My colleagues and I, however, believe that risk taking, risk management, and the kinds of self confidence and decision making skills that are derived from these "unsafe" activities are important things for young people, and adults, to learn and make a part of their lives.

I can't speak for the rest of my colleagues for this next point, but I personally believe that the most important things that we teach are taught through these kinds of risk taking and personal challenges. Yeah, it's awesome that students are learning Spanish in high school, and the subjects my colleagues teach are all important and interesting as well, but I feel like the really important stuff comes through pushing yourself to reach the rim of the Grand Canyon on the tenth day of backpacking after getting up at 4:30 in the morning in the freezing rain and covering over 3,000 feet of vertical over eight grueling miles. It comes from realizing that you can make it to the top of a hundred foot cliff with nothing but you, a rope and another person whom you are trusting with your life. It comes from realizing that you can actually run four miles without stopping even though you thought you'd never be able to, and you can do it even though those four miles are covered in cacti, steep hills, large rocks, and maybe the occasional rattlesnake. And it comes from picking yourself up, dusting yourself off, and getting back on a bike even after you've just thrown yourself rather spectacularly from it's seat because you briefly forgot your mantra.

Life is about collecting experiences. It's about putting yourself in situations in which you are fully aware that you are a living, breathing, miracle of a science experiment. Not everything has to be about physical challenges, or physical risk taking. There are so many other fulfilling ways to experience the beauty that life has to offer. But I would argue that all of those moments come from some form of risk, or challenge, or at the very least putting yourself in a situation in which you might *gasp* fail. Those situations are not "safe" but they are meaningful.

Physical risk taking, and challenges are only one way to learn these lessons, but they are accessible (particularly to high school students) and they teach the lessons vividly and with clear and immediate results.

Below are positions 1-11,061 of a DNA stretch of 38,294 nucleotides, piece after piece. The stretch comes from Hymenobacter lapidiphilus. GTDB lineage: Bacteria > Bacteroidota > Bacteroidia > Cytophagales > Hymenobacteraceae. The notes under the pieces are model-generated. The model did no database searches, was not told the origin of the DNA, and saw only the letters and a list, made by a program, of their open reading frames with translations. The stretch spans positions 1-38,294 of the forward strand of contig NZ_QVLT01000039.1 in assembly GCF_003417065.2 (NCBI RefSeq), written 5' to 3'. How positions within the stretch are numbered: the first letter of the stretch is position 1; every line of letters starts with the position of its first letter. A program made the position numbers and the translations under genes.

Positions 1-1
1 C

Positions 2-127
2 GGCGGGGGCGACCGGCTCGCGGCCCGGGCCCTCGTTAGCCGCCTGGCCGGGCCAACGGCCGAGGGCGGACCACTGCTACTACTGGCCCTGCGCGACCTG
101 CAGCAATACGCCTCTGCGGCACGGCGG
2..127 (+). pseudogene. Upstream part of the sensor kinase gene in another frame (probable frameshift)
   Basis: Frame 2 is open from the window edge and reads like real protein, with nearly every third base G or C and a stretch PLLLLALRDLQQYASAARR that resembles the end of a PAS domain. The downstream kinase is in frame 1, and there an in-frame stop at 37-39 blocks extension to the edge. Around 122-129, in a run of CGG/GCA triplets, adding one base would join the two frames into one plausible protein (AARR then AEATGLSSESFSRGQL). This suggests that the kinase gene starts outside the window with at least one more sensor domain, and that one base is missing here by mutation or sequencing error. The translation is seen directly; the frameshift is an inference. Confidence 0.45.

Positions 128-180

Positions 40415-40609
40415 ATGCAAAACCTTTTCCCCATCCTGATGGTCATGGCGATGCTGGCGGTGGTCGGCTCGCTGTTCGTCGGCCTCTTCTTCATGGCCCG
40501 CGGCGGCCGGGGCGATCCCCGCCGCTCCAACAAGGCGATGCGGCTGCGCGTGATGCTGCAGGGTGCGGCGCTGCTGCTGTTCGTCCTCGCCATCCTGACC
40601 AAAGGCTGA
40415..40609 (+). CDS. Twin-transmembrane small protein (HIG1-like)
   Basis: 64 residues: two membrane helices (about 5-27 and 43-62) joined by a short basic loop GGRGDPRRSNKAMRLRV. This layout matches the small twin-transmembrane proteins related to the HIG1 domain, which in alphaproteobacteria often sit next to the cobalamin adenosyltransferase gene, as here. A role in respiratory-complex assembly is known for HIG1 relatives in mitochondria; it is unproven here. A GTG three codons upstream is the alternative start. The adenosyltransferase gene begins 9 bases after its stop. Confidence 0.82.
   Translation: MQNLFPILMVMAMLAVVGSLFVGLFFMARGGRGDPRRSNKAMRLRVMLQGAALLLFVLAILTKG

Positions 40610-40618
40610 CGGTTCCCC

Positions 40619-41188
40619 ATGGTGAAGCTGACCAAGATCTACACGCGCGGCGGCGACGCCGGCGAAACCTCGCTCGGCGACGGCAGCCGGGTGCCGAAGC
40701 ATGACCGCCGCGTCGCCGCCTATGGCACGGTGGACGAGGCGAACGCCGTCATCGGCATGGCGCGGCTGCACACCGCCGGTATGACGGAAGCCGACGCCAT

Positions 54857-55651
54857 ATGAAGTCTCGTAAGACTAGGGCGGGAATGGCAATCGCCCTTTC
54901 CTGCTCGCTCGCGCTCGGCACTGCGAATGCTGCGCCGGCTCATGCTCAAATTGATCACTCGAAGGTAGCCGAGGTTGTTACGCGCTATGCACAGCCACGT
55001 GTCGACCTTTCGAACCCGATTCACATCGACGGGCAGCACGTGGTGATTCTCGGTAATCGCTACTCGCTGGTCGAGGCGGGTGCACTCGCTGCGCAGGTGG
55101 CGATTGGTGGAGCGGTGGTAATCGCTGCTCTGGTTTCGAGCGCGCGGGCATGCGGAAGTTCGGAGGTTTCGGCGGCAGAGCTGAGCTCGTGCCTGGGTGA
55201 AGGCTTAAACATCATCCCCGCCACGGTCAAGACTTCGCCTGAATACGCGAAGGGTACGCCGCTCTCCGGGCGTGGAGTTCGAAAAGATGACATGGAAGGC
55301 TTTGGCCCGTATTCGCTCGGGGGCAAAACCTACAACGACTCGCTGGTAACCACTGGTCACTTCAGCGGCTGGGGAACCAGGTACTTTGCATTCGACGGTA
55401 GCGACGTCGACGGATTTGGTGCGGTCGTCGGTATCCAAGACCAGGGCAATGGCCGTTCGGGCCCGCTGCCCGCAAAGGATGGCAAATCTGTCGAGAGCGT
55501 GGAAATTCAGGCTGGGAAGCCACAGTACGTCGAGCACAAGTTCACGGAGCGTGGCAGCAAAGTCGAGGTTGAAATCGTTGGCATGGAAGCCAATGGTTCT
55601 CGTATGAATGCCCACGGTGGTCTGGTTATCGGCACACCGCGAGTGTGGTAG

It is my hope that as a society we can take a break from worrying about "safety" and worry more about wellbeing and health instead. Take a moment to applaud risk taking, to appreciate doing things that are "crazy," and to push yourself to try something that scares the crap out of you. It doesn't have to be dangling at the top of a cliff, or hurling yourself around on a bike at high speeds, it could be as simple as dancing in public, or introducing yourself to a stranger. Take a risk, collect an experience, revel in being a living, breathing, miracle of science.

***For another look at a similar concept: check out this New Zealand newscast.

*My apologies for ending this sentence with a preposition. I ultimately decided that colloquial was the way to go for this sentence, but know that it does make me cringe a bit.


  1. I hear you and applaud. My own motto from the birth of daughter Lisa till now is, "Kids are going to do dangerous things. Help them become as good at these things as possible." Lisa swam in the Deep End before she was two. Andy (and wife Robin) were both mountain bike racers; now Robin and one of their kids plays polo; Andy is an equine vet--has been kicked by huge draft horses, etc. The kids rock climb. Among the progeny there have been broken collar bones, a shattered hip and femur, concussions, and many other lesser things; however, no amount of nay-saying on my part would have prevented them from doing things they loved. True, I live in a constant state of low-level terror--but hey, at least I know they know how to do what they do competently, which is to say "as safely as a dangerous thing can be." Huzzah to you and your school and your philosophy.

    P.S. New Zealand is a great place to practice what we are preaching. Family members who have lived there would agree.

  2. I made a subject-verb agreement mistake! I shall now commit Schoolmarm Hari kari. But I refuse to point out where it is. Some levels of shame one can't sink to.

  3. **whispers** I won't tell anyone... :-)